6. Use Table 3.7 to record your results. Remember that you are using your observation of LED brightness to make an inference about the conductivity of each solution.
      1. No light = Nonconductor
      2. Dim light = Poor conductor
      3. Bright light = Good conductor
  4. Expand your investigation of conductivity to oil.
    1. Use your knowledge of this covalent molecule to make a prediction about its conductivity and ability to light the LED using the same scale that you used for the different water solutions.
    2. Use Table 3-7 to record your predictions.
    3. Test the conductivity of oil by placing the electrodes in oil, as you did with water, and observing the brightness of the LED. Verify your observations by repeating the test until you are confident of your results.
    4. Use Table 3-7 to record your results.
  5. Optional: Further expand your investigation to test the conductivity of other liquids.
    1. Choose at least two other liquids to investigate. Use your prior knowledge about these liquids to make predictions about their conductivity. Use the same scale, based on LED brightness, that you used for the different water solutions. 
    2. Use Table 3-7 to record your predictions.
    3. Test the conductivity of each solution by observing the brightness of the LED. Verify your observations by repeating the tests until you are confident of your results. 
    4. Use Table 3-7 to record your results.
  6. Optional: Further expand your investigation to test the conductivity of solutions of solids dissolved in various liquids from the Solubility Activity.
    1. Transfer the observed amount of solute dissolved (from Table 3-4 in the Solubility Activity) to the column in Table 3-8 on the relative amount of solute dissolved in each liquid.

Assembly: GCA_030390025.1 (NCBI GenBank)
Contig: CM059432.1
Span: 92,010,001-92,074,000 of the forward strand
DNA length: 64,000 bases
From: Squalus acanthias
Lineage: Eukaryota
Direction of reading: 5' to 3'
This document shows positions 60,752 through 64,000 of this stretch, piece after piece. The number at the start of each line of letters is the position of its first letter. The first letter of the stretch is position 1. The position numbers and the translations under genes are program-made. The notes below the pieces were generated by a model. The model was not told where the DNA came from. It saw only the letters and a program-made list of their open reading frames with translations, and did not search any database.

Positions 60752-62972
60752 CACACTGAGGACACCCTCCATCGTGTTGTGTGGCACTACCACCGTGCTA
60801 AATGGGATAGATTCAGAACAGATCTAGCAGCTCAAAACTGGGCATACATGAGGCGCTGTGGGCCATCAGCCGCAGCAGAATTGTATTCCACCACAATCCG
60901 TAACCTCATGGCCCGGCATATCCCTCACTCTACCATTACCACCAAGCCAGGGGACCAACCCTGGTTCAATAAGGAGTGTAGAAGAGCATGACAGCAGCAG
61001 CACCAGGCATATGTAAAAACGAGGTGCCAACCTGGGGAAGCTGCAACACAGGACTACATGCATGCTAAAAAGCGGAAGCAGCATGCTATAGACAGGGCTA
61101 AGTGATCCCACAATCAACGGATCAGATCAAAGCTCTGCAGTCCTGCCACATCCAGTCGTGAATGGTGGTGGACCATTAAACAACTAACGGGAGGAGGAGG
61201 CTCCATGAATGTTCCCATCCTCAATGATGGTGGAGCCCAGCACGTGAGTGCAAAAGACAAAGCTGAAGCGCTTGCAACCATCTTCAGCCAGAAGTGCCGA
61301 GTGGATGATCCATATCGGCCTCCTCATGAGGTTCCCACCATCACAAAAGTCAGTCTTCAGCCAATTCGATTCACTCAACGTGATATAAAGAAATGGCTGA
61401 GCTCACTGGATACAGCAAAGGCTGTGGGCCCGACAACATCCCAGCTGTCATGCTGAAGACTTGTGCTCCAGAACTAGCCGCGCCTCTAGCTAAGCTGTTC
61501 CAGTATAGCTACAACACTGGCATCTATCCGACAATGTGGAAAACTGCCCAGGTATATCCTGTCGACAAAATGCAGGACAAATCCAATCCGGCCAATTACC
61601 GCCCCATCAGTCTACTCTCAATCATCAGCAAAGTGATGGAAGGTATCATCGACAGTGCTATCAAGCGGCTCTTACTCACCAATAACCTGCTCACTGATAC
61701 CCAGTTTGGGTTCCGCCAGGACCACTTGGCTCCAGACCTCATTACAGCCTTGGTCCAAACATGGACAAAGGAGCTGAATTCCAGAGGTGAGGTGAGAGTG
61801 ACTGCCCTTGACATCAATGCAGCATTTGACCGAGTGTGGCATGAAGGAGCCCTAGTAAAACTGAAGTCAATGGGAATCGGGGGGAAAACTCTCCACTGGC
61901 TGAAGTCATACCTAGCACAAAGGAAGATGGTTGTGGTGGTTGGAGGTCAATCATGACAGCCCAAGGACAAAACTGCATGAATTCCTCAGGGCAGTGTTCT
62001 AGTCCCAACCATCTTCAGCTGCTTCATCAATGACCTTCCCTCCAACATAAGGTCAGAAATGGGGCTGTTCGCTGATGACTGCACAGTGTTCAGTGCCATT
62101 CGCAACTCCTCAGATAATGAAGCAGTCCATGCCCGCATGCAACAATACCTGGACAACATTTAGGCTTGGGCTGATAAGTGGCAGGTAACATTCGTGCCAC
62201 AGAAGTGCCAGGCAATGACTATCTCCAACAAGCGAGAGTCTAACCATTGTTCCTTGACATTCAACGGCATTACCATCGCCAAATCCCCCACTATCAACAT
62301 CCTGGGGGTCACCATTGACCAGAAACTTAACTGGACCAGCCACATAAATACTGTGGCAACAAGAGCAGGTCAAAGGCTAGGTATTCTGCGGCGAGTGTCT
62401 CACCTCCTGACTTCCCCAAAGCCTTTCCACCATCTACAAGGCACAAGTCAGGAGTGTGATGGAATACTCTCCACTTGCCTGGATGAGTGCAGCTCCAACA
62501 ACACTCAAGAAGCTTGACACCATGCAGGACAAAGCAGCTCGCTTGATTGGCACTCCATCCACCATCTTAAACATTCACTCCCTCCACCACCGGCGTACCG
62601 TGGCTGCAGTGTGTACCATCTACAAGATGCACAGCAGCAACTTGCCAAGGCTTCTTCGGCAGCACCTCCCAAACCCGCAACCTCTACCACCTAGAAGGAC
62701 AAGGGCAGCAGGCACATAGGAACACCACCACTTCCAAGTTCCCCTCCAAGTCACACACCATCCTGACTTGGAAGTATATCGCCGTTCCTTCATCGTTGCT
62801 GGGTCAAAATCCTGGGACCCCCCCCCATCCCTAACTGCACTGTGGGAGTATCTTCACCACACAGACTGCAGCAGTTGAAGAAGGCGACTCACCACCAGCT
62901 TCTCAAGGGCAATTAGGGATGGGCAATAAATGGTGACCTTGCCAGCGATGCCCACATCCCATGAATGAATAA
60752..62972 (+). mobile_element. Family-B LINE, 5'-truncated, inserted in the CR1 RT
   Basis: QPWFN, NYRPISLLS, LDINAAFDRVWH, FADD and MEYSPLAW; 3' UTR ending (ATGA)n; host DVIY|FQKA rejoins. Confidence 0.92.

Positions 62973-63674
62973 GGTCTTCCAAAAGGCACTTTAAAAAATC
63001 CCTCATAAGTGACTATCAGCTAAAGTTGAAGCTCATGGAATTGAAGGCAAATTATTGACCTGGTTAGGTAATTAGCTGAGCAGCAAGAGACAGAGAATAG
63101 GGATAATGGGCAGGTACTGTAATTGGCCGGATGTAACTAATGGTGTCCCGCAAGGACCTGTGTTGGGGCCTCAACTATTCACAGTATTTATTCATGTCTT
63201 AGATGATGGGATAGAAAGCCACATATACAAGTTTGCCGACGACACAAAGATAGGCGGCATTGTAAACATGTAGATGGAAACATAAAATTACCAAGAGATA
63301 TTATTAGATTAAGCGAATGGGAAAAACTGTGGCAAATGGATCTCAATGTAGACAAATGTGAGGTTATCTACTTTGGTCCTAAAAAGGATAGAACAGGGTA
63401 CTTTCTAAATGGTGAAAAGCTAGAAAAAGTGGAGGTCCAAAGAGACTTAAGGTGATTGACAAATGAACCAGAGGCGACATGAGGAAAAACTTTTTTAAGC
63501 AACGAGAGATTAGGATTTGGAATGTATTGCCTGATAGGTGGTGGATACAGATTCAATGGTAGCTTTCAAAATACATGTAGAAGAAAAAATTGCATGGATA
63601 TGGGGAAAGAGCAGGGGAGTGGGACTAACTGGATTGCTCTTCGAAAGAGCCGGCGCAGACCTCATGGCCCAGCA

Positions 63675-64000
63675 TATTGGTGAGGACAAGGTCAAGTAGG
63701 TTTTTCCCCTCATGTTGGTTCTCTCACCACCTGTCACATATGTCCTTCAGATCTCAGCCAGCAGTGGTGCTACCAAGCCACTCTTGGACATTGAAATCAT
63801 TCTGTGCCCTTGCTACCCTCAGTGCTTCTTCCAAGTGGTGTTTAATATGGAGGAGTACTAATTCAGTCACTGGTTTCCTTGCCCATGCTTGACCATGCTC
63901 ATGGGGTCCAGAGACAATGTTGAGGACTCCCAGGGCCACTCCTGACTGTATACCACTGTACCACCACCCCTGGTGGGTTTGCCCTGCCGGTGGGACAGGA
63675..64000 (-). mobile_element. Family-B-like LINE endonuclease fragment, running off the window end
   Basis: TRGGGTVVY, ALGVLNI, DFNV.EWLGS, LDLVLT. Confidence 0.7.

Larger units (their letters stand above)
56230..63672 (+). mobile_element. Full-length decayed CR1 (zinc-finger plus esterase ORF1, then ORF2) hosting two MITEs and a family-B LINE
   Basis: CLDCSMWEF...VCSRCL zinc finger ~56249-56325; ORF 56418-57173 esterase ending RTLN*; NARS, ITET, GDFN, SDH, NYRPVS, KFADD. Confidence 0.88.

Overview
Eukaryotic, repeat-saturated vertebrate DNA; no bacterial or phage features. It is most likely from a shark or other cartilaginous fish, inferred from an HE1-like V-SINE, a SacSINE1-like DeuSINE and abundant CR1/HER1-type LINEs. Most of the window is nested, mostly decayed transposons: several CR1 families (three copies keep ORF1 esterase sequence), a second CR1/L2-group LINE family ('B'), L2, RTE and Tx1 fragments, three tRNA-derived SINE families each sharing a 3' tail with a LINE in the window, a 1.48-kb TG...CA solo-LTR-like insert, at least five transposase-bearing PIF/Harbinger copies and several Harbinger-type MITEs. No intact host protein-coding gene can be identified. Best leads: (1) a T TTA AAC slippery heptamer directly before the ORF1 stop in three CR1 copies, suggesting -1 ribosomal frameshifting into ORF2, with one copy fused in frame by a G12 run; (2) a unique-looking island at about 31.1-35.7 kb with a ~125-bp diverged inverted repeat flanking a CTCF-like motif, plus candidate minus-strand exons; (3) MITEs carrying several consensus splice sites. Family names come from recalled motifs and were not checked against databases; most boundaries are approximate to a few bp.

2. Use your knowledge of the dissolved solids (solutes, salt, sugar, and starch), and the solvents (distilled water, alcohol, and oil) to make predictions about their conductivity. Use the same scale, based on LED brightness, that you used for the different water solutions.
    3. Use Table 3-8 to record your predictions.
    4. Test the conductivity of each solution by observing the brightness of the LED. Verify your observations by repeating the tests until you are confident of your results.
    5. Use Table 3-8 to record your results.
Activity Questions: 

 

  1. The LED lights need to be in a specific orientation in order to light up when connected to the battery pack. Describe the orientation and explain how you determined this.
  2. The conductivity of seawater is about one million times higher than distilled water. Did your results support this? Explain.
  3. Which result surprised you the most? Explain why it surprised you and then invent and describe a hypothesis to explain the results you observed.
  4. What did the conducting solutions have in common? Make a generalization about the types of materials that conduct electricity and the types of bonds those materials have.
  5. Would you rather be swimming in a lake or the ocean during a lightning storm? Why?

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Exploring Our Fluid Earth, a product of the Curriculum Research & Development Group (CRDG), College of Education. University of Hawaii, 2011. This document may be freely reproduced and distributed for non-profit educational purposes.